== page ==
Founder and CEO of Attaché Services
When most students enter MIT Sloan, they view balancing a career and a personal life as a dance to be learned in the future. Alicia Anderson, a mother of two when she came to the School, had been dancing for years. “By the time I was a second-year graduate student I had taken on an identity that was different than the norm,” she says. “I had two children and people were fascinated by that. It sparked many conversations about work-life balance. Having children allowed me to add a lot to the conversation.”
Anderson came to the School with dreams of becoming an entrepreneur. With a bachelor's degree in industrial engineering, Anderson was drawn to MIT Sloan's student body. “I wanted to be at a place that attracted analytical thinkers even if they weren't engineers,” she explains. Her experiences with classmates and professors gave her insight that narrowed her entrepreneurial focus, but ultimately it was her identity as a working mother that gave birth to the idea for her eventual enterprise, Attaché Services, specializing in services to assist women.
After graduating, Anderson had another baby and worked as a general manager in a predominantly male operations department of a Fortune 100 telecommunications company. Juggling the demands of a family, a career, and achieving personal fulfillment, she surveyed female peers to learn how they managed their high-profile careers while having families. She discovered that the key to success is outsourcing. “Women today cannot do everything,” she clarifies, “especially when we choose to take on such challenging roles. Businesses often have to restructure and downsize, and so do we. What do you keep on your plate, and what do you decide to stop doing?”
In March 2008, Anderson left her six-figure corporate job to become the founder and CEO of Attaché Services, based outside of Washington, D.C. Her firm's initial offering for women is a personal assistant — or personal attaché — who performs tasks ranging from grocery shopping or taking the car in for maintenance to caring for a pet or organizing a closet. Attaché Services' assistannts enable working women to devote more time gaining fulfillment from both their personal and professional lives.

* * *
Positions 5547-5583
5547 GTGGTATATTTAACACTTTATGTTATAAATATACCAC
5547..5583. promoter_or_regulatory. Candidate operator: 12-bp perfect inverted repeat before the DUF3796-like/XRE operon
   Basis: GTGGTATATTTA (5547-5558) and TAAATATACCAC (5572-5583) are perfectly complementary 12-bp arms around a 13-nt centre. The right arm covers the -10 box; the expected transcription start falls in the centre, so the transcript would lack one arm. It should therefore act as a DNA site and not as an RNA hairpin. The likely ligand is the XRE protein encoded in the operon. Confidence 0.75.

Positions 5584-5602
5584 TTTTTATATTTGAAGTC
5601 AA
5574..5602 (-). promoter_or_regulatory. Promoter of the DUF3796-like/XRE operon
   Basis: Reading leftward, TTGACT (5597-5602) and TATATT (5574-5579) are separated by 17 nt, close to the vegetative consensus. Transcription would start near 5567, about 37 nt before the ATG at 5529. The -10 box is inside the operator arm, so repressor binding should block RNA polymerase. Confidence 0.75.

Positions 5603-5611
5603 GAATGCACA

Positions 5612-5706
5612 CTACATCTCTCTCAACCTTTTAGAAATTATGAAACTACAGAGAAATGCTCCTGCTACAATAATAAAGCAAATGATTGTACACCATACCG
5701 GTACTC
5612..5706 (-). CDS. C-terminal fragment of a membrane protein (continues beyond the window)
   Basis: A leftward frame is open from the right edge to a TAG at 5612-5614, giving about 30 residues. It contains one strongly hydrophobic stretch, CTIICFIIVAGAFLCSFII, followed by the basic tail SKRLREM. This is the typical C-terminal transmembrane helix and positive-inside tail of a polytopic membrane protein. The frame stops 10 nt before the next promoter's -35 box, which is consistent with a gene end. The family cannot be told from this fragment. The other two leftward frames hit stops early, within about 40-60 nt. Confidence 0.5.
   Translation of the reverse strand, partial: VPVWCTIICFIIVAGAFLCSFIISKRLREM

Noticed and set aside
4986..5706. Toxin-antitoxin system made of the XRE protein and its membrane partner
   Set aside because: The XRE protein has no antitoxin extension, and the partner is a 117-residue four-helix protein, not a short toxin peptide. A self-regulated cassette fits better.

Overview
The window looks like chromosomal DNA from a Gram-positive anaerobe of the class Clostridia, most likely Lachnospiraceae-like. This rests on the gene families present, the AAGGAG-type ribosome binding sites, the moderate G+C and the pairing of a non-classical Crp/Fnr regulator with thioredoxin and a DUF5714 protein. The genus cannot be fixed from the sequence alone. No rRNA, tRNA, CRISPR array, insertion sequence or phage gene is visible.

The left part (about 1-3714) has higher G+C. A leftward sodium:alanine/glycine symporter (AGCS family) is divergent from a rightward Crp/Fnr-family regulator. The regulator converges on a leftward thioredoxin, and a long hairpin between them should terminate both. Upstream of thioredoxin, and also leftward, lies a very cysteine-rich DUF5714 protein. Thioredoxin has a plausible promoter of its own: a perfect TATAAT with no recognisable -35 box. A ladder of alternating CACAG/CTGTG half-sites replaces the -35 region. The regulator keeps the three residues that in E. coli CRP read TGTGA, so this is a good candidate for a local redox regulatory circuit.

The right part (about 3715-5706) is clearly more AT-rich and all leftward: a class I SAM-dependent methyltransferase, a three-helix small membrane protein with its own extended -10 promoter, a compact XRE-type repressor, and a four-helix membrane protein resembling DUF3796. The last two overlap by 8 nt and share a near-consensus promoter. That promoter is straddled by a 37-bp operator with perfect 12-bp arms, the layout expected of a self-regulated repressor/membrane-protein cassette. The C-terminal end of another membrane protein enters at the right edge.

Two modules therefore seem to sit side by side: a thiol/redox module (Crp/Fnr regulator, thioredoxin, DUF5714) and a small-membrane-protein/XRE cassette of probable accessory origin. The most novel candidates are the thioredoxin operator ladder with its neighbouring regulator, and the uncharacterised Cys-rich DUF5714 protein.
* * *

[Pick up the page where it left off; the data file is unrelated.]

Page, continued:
During Attaché's first year, Anderson focused on individual clients to fine-tune the logistics of its service. She now plans to more than double her client base in the second year by reaching out to corporations and law firms to include her services in their benefits package. “The first few years in a high profile job can be overwhelming,” she explains. “Firms can offer security by paying for their employees to have a personal assistant. It addresses the core needs of their workers, allowing them to spend less time performing the undesirable tasks that make life unappealing.” Through this service, she says, employees are happier and workforce turnover decreases, which benefits everyone.
As Anderson has expanded Attaché Services, she has become an expert on the work-life balance of women in high-profile jobs. In addition to presenting educational workshops on the topic, she is also co-authoring a book with an industrial engineering professor. The book will employ engineering concepts and ingenuity to help women better understand work-life balance. Anderson credits her time at MIT Sloan for teaching her the importance of innovation when solving problems. “As I studied strategy, economics, and finance, I thought about how women are filling the law, business, and medical schools and will eventually be the partners, C-level execs, and medical pioneers on which companies depend,” she reflects. “I felt an obligation to carve out a path for these women and for the organizations that employ them.”